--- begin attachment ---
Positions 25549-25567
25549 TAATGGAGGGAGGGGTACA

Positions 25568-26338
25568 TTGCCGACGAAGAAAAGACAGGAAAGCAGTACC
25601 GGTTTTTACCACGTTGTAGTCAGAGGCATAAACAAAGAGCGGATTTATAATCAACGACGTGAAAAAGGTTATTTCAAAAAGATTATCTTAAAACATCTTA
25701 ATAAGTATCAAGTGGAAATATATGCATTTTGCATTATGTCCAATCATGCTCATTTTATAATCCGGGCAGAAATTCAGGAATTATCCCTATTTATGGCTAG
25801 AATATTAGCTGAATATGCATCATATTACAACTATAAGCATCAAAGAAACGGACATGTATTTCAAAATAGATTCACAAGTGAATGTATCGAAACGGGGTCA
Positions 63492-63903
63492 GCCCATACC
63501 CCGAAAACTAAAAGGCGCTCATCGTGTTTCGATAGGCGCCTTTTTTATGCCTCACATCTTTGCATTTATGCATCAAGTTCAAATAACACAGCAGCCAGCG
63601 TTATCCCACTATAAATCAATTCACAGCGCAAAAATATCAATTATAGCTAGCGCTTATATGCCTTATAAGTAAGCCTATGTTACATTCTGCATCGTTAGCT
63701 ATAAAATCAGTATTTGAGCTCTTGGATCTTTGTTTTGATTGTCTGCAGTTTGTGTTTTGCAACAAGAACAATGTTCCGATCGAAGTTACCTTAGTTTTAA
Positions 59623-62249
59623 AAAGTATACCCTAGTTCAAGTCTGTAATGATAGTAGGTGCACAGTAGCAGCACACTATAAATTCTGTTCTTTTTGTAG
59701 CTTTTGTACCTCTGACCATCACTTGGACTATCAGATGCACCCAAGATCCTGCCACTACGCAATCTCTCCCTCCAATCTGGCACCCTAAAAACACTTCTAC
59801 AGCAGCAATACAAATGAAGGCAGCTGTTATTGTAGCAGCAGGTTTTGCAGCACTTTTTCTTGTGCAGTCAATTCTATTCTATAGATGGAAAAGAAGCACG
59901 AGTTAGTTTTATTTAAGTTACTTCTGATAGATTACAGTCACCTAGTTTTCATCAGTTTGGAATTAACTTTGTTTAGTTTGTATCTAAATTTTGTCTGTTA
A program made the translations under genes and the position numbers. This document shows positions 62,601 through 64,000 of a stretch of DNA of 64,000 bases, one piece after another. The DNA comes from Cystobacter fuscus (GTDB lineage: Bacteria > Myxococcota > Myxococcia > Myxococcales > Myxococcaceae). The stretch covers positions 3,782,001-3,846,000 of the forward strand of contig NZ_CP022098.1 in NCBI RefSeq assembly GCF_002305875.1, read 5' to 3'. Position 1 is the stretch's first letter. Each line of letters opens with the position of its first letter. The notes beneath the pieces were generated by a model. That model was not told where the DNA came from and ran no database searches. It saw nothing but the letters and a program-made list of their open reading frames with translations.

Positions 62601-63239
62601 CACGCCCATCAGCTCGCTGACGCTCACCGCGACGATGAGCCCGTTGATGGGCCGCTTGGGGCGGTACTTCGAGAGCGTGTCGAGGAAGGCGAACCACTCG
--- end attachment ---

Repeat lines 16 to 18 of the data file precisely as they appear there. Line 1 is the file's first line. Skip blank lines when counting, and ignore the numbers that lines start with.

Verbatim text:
59801 AGCAGCAATACAAATGAAGGCAGCTGTTATTGTAGCAGCAGGTTTTGCAGCACTTTTTCTTGTGCAGTCAATTCTATTCTATAGATGGAAAAGAAGCACG
59901 AGTTAGTTTTATTTAAGTTACTTCTGATAGATTACAGTCACCTAGTTTTCATCAGTTTGGAATTAACTTTGTTTAGTTTGTATCTAAATTTTGTCTGTTA
A program made the translations under genes and the position numbers. This document shows positions 62,601 through 64,000 of a stretch of DNA of 64,000 bases, one piece after another. The DNA comes from Cystobacter fuscus (GTDB lineage: Bacteria > Myxococcota > Myxococcia > Myxococcales > Myxococcaceae). The stretch covers positions 3,782,001-3,846,000 of the forward strand of contig NZ_CP022098.1 in NCBI RefSeq assembly GCF_002305875.1, read 5' to 3'. Position 1 is the stretch's first letter. Each line of letters opens with the position of its first letter. The notes beneath the pieces were generated by a model. That model was not told where the DNA came from and ran no database searches. It saw nothing but the letters and a program-made list of their open reading frames with translations.